There is a growing need to establish quality assurance and measurement strategies to address microbial function and emergent activities related to interspecies interactions in microbial communities. A critical quality metric is microbial health and function, which can be measured by metabolomics techniques. NIST is developing standards and reference material to support this field.
Mass spectrometry (MS) and nuclear magnetic resonance (NMR) spectroscopy are widely used and complementary analytical platforms for the characterization, identification, and quantification of a metabolome.
MS techniques, typically coupled to chromatography, provide a chemical fingerprint of complex samples, and enable the collection of large numbers of mass spectra of unknown analytes at the nanomolar concentration range. MS allows for broad metabolome coverage due to high sensitivity and resolution. Chromatographic methods, such as high-performance liquid chromatography (HPLC) and gas chromatography (GC), allow for the separation of compounds in highly complex mixtures prior to detection by a variety of MS and other techniques.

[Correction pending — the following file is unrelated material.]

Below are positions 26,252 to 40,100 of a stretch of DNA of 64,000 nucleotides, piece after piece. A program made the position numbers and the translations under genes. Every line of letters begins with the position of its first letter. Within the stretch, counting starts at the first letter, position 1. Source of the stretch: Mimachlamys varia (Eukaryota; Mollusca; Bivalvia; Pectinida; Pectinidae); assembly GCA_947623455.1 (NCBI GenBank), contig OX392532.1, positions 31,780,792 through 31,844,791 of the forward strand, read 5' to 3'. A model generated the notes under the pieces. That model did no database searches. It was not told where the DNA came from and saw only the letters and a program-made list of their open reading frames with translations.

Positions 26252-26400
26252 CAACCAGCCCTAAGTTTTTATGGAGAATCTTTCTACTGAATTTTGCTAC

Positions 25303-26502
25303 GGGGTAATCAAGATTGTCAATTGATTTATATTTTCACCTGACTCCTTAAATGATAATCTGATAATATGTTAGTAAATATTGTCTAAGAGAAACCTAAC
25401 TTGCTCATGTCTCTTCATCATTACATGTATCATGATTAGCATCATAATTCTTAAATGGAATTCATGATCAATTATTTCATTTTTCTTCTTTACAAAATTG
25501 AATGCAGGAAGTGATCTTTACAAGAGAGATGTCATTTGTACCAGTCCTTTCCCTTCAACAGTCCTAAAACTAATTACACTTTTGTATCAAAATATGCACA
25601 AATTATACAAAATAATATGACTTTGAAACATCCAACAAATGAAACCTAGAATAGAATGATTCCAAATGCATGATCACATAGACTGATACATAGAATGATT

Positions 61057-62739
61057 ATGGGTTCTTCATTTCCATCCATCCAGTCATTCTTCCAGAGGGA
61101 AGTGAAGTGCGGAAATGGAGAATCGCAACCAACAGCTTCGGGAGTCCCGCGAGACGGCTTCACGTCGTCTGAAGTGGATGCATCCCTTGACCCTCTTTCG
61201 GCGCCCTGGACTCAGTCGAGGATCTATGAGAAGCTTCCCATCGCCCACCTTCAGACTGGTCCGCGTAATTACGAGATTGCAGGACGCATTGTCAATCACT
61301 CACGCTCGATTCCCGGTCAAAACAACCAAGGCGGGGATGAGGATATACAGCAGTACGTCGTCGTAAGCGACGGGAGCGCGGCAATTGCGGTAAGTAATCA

NMR is a highly reproducible and quantitative spectroscopic technique that enables the analysis of biospecimens and biofluids without extensive sample preparation. While sensitivity in NMR is lower compared to MS techniques, it is excellent for hydrophilic and non-ionizable compounds, which can be challenging for MS methods. The technique is also important for the structure elucidation of unknown metabolites.
Our work is focused on utilizing both MS and NMR to develop metrics, reference materials, and approaches to improve quantification and characterization of metabolites present in microbial communities such as the gut microbiome. To address some of these needs, NIST is developing a Human Gut Microbiome Reference Material (RM 8048) to enable comparability and improve reproducibility in metagenomics and metabolomics analysis.
To complement the stool material, NIST is also developing a quantitative calibration solution containing a wide variety of metabolites (Research Grade Test Material (RGTM) 10212). This material will target omics-based techniques (LC-MS and 1H NMR) for small molecules to bring ground truth to the measurement and challenge some of the steps in the analytical workflow. This initial effort aims to target metabolites found in the human gut microbiota.